Regardless of the story of origin for your advisory practice or its standard operating procedures, it’s a safe bet you share at least one trait common among successful advisors: the pursuit (beyond growing your AUM) of building a lifetime relationship with each and every one of your clients. Not only do lengthy relationships empower you to grow your clients’ portfolios, but also generational asset management provides security for your practice.
For the future-focused and client-centered advisory business, efficiency is one of the most important qualities staff can develop to assist with their relationship-building efforts. By using a Customer Relationship Management (CRM) program, firms can effectively and efficiently record day-to-day operations, view historical client interactions and communicate with customers in a variety of ways, all from one central hub. Below are some of the essential benefits a CRM should bring to your practice.
Coming up with good ideas for your business is often the easy part; grandiose intentions, though, have zero affect on your bottom line. We’ve all seen fantastic ideas fall flat because of poor planning or a lack of proactivity in the implementation process.
To bridge the gap from ideation to application, an organized and centralized location for all company, client, and prospect information and interaction can strengthen your office. New employees will be better prepared to get started on the right foot, and existing employees can stay better informed about each other’s day-to-day activities. Operating from this organized foundation strengthens your position in all phases of new idea implementation, from the spark, to the planning, to the rollout.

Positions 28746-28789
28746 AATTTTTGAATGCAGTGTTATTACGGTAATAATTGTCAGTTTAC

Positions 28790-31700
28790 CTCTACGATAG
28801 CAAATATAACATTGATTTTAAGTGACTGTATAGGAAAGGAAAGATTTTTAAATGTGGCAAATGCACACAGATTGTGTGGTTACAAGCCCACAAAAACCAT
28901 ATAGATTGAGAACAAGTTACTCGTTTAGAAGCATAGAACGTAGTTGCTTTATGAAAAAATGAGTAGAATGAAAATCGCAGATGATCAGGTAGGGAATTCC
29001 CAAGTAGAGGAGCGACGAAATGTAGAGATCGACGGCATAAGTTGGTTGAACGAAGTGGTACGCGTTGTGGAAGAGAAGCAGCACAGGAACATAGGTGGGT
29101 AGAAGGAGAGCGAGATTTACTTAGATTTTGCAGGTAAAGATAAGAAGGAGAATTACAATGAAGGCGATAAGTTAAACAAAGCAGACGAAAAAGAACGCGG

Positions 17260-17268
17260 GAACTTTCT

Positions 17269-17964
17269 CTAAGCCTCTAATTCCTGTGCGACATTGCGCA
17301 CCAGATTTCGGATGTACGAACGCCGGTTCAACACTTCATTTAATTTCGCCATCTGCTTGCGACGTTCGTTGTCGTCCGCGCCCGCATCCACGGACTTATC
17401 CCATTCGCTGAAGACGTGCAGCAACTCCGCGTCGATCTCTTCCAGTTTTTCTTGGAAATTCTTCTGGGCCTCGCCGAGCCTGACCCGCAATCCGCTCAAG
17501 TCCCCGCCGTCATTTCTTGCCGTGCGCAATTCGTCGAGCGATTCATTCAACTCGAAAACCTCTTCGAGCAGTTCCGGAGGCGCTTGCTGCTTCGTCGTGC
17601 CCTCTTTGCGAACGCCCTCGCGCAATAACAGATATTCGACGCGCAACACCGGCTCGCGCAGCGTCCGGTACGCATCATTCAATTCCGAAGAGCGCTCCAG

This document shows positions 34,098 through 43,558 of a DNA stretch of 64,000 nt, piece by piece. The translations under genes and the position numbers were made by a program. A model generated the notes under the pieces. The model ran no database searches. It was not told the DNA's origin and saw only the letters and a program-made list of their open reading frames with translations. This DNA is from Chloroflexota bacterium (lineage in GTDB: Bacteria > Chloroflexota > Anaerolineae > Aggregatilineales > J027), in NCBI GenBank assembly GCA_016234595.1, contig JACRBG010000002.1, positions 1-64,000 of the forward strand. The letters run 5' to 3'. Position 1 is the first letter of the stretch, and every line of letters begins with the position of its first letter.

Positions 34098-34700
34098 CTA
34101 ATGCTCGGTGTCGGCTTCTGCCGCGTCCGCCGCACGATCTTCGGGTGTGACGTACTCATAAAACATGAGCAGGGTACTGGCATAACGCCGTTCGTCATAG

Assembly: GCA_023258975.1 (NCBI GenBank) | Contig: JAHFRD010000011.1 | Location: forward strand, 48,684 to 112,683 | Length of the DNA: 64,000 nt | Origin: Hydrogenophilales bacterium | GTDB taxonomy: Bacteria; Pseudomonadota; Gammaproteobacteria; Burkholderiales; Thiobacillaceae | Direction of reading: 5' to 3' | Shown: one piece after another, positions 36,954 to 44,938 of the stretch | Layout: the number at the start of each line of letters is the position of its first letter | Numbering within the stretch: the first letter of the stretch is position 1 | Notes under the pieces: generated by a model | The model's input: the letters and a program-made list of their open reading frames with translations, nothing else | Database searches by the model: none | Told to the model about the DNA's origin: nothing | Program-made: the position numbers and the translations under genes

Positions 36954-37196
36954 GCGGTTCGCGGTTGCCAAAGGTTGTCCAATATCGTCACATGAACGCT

It can be challenging to remember all of the tasks you need to complete on any given day. Using a CRM to manage your daily tasks on a calendar can ensure scheduled activities are never overlooked. This should also help with documenting the purpose, result or necessary follow-up for any meetings.
Perhaps the primary benefit, though, that a CRM offers over other methods of maintaining contact information resides in its ability to link activities to contact records. We are now worlds away from the Rolodex/desk calendar disconnect that once reigned supreme. Now, you can filter your activity lists by employee, client, date, location, or even the type of activity when needed. More than ever, a complete picture of the client relationship, including their experience with your office, is maintainable and easily retrievable.
Individuals engage you for different services, have widely disparate amounts of manageable assets, and participate to varying degrees in managing their own financial situations. Having the ability to classify or segment your contact data based upon all of these factors and many, many more may suggest effective avenues of approach to your clients and prospects.
Rather than depending upon highlighters, sticky notes, or multiple spreadsheets to track information about your individual relationships with every customer, you can use a CRM to track, maintain and report upon each and every bit of data you gather!